How Friday Night Funkin’ Provides the Freshest New Take on Dance Dance Revolution

Proving once again that a nostalgic premise, love for the fans, and an original thematic upgrade is a recipe for indie game success

A love letter to the rhythm games and flash games of the 90s. Source, https://ninja-muffin24.itch.io/funkin

The Dynamite Rave of ‘98

Back in 1998 when Dance Dance Revolution (DDR) was first released, games that required physical exertion with full-body controls were in their infancy. Games like Ring Fit Adventure and Wii Fit have popularity due in part to DDR’s influence on the gaming market.

The communal nature of “Dance Dance Revolution” was seen in arcades around the world in the 90s. Source, Vice Video https://bit.ly/3q4Ik6O

Open-Source Future of DDR

But that was not enough for many DDR enthusiasts. With the desire to dance to any song in their music library, and master even more difficult song packs, gamers gravitated to Stepmania, an open-source DDR app released in 2001 for PC that lets players build their own DDR games.

Songs in Stepmania were managed in a separate folder on the PC, with associated step maps of varying difficulties. Source, https://www.wikihow.com/Make-a-Song-on-Stepmania

Friday Night Funkin’

Friday Night Funkin is a rhythm game that was originally created for the “Ludum Dare” bi-annual game jam. A game jam is a competition where game makers compete to create a game in a limited timeframe with additional thematic limitations put in place. For Ludum Dare 47, the theme was “Stuck in a Loop”. Rhythm and music games fit into this theme quite easily, with song looping being very common. The connection between the game in question and the theme is quite evident!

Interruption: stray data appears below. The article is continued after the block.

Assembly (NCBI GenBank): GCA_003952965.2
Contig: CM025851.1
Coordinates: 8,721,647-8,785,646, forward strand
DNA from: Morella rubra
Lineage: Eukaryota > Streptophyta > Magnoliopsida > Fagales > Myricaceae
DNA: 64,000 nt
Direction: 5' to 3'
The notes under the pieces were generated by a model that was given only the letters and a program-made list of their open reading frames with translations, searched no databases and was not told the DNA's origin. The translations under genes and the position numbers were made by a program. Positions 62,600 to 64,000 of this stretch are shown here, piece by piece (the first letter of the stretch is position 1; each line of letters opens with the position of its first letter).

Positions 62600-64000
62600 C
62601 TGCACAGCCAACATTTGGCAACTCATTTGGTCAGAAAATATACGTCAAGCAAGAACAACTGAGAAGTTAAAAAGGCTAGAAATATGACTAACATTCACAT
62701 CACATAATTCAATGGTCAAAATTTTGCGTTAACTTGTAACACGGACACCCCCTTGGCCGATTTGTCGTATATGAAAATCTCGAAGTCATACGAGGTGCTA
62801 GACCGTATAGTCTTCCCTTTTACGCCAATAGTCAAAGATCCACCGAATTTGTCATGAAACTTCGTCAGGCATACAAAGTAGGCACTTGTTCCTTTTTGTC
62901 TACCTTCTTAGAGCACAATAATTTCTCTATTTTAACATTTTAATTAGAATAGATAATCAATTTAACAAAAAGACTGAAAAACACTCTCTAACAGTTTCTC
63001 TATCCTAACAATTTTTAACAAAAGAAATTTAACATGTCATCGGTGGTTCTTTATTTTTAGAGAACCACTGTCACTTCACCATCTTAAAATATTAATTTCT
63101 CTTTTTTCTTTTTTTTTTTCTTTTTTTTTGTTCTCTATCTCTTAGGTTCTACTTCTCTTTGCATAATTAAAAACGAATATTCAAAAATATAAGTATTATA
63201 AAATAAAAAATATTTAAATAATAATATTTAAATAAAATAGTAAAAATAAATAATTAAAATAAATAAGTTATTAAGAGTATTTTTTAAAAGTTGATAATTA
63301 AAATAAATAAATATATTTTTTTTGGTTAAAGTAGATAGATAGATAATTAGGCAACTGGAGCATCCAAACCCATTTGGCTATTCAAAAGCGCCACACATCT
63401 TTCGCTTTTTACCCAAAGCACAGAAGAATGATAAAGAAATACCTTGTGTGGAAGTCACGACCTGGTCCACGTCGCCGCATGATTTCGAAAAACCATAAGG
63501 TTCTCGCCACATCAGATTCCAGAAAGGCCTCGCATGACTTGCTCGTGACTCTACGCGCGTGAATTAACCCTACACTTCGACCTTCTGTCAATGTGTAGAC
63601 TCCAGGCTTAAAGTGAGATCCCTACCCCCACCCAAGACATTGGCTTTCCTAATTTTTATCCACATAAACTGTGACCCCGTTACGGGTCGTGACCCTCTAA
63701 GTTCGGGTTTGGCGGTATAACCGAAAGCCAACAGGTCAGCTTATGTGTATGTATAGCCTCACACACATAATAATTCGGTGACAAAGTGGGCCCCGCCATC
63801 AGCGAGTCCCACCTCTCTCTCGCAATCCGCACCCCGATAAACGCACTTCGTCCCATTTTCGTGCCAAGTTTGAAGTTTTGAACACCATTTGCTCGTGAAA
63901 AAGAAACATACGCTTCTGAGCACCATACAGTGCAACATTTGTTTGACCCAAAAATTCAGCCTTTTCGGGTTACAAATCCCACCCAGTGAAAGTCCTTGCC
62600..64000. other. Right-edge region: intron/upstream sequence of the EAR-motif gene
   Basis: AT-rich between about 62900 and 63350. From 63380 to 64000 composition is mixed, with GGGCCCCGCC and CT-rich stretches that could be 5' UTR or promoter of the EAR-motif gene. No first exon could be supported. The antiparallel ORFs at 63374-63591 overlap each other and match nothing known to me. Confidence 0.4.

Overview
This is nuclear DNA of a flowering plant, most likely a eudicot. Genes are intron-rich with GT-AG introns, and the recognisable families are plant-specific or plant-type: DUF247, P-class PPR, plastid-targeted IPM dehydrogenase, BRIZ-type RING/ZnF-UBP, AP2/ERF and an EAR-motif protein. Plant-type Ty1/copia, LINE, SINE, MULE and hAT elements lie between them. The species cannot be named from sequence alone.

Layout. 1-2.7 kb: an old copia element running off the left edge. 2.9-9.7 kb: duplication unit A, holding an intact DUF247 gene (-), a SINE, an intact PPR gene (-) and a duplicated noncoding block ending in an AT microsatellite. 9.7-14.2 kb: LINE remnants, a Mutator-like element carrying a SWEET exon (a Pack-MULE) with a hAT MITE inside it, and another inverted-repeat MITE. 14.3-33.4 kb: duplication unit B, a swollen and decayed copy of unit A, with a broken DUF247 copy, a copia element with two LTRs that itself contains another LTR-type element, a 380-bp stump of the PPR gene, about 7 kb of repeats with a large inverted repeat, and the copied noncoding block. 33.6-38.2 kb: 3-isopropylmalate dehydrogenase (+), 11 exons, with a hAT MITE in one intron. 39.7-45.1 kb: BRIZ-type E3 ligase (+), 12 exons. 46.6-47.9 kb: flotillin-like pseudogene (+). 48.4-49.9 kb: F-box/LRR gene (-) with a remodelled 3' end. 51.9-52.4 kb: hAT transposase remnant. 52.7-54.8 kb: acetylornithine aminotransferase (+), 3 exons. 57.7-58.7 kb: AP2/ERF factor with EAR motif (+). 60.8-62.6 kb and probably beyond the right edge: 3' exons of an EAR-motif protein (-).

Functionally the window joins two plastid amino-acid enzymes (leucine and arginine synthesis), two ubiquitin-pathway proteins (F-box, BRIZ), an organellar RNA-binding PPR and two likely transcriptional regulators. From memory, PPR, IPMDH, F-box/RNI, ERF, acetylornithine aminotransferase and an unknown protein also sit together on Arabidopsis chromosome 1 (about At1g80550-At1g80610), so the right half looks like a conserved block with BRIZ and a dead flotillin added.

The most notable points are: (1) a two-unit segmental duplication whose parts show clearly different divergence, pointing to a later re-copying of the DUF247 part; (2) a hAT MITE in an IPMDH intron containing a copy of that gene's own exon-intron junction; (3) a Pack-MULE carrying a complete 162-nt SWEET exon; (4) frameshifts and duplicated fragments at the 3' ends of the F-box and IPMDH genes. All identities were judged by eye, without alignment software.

Friday Night Funkin’ takes influence from DDR, Paparappa the Rapper, and flash games of the 90s. Source, https://ldjam.com/events/ludum-dare/47/friday-night-funkin
Example of how Friday Night Funkin’ takes open-mic battles and turns them into DDR inspired gameplay. Source, https://fridaynightfunkin.fandom.com/wiki

The Driving Force of Nostalgia

The site Newgrounds, a staple for millennials back in the 90s to play Adobe Flash games, is seeing a resurgence by hosting and supporting the game. The game is written in HaxeFlixel, a 2D game engine that has roots in Flash games. There are clear influences from Newgrounds as well — one of the enemy characters in the game is Pico, one of Newgrounds’ mascots created by the site’s progenitor, Tom Fulp.

Pico featured as an opponent in a level of Friday Night Funkin’.

The Mod Community Descends

While the game can be completed in a couple of short hours, the mod community around Friday Night Funkin’ has grown and begun adding their own content patches to keep the gameplay coming. It was a smart move to make the game open-source. Game developers and gamers are in a symbiotic relationship, and games that accept and encourage this to grow at a much faster rate. With a growing player base, the hype around Friday Night Funkin’ is bound to grow with time.

Conclusion

Unique indie game remakes have become popular over the last few years, and they seem here to stay. Thankfully for millennial and Gen X gamers, this means a resurgence of games we grew up playing!

Freelance game designer / developer. Full stack developer. Board game geek and cat tamer.

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